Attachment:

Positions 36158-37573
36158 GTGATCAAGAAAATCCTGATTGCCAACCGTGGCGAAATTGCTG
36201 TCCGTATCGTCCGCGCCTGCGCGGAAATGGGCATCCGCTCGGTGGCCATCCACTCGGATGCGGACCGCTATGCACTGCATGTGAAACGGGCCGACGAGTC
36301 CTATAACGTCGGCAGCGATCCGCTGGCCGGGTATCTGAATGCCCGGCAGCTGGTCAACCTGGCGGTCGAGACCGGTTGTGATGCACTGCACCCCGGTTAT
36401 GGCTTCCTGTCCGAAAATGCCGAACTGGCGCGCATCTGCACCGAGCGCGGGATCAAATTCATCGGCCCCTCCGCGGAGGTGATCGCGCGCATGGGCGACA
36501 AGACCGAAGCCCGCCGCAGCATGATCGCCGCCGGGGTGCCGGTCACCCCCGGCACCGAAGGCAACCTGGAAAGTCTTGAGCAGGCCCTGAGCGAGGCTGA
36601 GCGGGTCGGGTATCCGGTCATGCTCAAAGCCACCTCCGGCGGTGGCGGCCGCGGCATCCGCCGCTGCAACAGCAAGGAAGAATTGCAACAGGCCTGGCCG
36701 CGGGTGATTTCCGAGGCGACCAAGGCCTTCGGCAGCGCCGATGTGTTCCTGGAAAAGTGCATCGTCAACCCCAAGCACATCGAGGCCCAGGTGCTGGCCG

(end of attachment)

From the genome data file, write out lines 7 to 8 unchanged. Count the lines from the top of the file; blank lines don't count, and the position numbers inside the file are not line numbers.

36601 GCGGGTCGGGTATCCGGTCATGCTCAAAGCCACCTCCGGCGGTGGCGGCCGCGGCATCCGCCGCTGCAACAGCAAGGAAGAATTGCAACAGGCCTGGCCG
36701 CGGGTGATTTCCGAGGCGACCAAGGCCTTCGGCAGCGCCGATGTGTTCCTGGAAAAGTGCATCGTCAACCCCAAGCACATCGAGGCCCAGGTGCTGGCCG